Medical practice and community health care in the 21st century: a time of change

Public Health. 2008 Jul;122(7):671-80. doi: 10.1016/j.puhe.2008.04.002. Epub 2008 Jun 4.


The contemporary model of evidence-based medicine has not effectively addressed the ubiquitous public health dilemma of escalating chronic illness, and is being challenged by pervasive dissatisfaction among both patients and caregivers. Several recent reports highlight the disturbing problem of deteriorating morale within the medical community, while unprecedented numbers of discontented patients are turning to assorted unconventional therapies in search of help. Although doctor shortages, overwork, increasing regulation and myriad other challenges add to ever-increasing stress, many medical professionals no longer find medicine to be a rewarding vocation and feel ineffective in their work. Recent research, however, highlights innovative clinical strategies using principles from emerging fields, such as molecular medicine and epigenetics, which offer promising outcomes for many chronically ill patients. In this paper, an investigative and aetiologically based approach to clinical practice is presented; a strategy that has resulted in physical and mental health restoration for many patients. Community health applications incorporating disease prevention and health promotion are also discussed.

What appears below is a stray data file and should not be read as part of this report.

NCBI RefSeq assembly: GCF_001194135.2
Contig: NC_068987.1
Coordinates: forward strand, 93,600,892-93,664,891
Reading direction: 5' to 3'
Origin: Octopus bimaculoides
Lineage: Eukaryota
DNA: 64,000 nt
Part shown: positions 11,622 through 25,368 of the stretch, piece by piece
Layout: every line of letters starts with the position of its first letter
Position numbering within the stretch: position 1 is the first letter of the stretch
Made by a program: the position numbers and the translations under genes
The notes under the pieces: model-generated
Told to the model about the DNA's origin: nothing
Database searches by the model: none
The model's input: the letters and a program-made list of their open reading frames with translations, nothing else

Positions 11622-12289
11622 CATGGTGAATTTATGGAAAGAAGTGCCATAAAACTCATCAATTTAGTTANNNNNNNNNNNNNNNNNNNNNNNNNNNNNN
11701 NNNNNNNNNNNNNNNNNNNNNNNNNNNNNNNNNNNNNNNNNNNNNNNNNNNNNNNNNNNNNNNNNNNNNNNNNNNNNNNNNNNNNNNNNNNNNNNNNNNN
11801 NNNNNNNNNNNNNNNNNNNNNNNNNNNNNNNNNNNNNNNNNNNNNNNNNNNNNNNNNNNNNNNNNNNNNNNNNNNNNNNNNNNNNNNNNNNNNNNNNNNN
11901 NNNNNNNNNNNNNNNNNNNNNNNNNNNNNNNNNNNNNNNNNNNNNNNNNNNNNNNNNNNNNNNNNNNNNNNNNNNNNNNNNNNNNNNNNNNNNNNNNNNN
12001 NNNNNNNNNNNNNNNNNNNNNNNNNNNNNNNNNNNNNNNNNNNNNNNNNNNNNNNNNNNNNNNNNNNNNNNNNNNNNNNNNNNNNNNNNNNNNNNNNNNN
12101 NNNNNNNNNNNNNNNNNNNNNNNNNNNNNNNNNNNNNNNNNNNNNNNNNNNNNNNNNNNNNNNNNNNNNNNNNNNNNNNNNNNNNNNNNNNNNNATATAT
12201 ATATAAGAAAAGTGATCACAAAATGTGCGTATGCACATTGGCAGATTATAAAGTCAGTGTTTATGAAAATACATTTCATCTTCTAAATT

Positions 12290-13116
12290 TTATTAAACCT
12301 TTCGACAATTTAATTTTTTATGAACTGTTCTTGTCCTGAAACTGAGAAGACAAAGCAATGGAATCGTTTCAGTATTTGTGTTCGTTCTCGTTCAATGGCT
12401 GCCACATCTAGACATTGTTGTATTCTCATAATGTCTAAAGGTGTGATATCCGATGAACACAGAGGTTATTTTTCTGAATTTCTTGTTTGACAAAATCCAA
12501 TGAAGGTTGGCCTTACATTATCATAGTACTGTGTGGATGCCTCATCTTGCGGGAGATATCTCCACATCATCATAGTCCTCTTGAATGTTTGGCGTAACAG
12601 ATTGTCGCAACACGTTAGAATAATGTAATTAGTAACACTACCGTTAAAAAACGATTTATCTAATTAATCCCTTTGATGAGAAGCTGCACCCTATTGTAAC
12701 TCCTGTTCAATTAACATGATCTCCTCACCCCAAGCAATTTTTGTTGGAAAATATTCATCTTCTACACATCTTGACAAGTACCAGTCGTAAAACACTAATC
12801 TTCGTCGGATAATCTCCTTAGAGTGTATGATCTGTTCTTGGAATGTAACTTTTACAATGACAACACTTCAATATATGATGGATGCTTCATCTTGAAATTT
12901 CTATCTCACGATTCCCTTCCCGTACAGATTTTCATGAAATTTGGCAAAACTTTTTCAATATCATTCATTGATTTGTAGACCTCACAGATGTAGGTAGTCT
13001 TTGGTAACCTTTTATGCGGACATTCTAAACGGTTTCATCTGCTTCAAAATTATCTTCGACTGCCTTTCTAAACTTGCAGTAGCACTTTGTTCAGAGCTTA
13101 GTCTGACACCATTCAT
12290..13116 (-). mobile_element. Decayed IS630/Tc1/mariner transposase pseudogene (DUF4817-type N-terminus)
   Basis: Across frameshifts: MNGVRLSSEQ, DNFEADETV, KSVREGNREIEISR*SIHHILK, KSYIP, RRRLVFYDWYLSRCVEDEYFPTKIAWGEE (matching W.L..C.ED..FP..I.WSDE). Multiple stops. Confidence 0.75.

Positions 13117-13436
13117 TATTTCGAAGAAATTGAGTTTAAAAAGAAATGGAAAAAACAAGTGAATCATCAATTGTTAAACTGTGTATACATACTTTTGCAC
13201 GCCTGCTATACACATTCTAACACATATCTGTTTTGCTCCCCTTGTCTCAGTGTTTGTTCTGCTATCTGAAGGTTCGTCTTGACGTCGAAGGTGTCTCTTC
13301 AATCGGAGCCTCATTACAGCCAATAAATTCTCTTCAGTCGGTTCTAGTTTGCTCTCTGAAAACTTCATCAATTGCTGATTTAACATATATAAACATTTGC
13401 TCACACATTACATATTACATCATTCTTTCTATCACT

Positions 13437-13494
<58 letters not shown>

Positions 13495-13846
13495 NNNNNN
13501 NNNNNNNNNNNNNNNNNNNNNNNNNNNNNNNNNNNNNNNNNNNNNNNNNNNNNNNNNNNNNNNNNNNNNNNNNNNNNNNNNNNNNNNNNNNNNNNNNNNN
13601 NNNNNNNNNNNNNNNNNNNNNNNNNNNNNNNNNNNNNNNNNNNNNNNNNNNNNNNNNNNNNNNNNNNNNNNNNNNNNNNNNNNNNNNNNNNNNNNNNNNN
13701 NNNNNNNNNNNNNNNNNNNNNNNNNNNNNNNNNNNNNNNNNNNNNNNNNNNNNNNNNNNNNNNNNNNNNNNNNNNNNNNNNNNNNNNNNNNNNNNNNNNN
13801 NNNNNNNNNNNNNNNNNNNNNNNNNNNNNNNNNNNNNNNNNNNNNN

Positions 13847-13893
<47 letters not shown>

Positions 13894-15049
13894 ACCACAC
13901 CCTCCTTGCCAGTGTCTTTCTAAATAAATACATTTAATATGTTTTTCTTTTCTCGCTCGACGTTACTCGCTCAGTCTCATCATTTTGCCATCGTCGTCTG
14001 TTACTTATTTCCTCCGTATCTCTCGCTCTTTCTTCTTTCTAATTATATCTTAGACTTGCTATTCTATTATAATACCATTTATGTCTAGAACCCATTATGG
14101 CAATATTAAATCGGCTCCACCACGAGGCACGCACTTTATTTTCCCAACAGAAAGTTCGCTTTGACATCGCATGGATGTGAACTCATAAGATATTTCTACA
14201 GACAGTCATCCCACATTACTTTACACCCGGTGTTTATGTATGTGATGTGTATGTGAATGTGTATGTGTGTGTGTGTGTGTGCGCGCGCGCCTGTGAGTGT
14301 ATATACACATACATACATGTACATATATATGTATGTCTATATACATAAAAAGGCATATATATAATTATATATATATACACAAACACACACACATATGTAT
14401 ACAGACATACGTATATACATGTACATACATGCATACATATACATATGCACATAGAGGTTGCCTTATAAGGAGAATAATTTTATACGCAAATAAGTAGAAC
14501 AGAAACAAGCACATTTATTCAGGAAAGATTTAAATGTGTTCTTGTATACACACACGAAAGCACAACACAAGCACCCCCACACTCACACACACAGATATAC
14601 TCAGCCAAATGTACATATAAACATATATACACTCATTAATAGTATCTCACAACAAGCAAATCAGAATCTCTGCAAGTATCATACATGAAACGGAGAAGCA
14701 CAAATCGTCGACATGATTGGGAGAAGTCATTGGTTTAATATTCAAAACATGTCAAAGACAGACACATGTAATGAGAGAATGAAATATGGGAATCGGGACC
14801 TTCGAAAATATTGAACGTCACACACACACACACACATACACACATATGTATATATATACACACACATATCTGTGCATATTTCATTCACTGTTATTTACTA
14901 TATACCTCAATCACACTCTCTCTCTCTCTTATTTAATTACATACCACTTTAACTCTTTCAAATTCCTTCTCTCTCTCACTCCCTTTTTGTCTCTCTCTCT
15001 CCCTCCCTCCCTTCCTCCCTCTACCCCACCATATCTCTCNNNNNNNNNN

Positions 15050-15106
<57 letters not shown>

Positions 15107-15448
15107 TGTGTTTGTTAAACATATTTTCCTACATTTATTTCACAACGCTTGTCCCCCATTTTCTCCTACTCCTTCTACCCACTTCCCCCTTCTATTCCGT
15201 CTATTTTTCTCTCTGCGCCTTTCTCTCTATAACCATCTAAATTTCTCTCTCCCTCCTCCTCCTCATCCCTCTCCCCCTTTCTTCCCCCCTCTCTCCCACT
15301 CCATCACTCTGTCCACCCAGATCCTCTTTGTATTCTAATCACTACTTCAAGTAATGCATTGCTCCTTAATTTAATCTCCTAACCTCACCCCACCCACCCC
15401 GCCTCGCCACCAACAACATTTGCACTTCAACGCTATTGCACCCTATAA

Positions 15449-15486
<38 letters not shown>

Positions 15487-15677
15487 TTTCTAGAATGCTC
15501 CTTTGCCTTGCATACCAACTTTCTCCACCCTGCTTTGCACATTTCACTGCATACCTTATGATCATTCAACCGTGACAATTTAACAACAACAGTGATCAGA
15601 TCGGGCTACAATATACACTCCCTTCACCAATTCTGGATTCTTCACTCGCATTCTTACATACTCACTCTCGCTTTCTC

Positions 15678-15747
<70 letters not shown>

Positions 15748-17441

Publication types

  • Historical Article

MeSH terms

  • Chronic Disease / prevention & control
  • Community Health Services / trends*
  • Epigenesis, Genetic
  • Evidence-Based Medicine
  • History, 21st Century
  • Humans
  • Public Health Practice*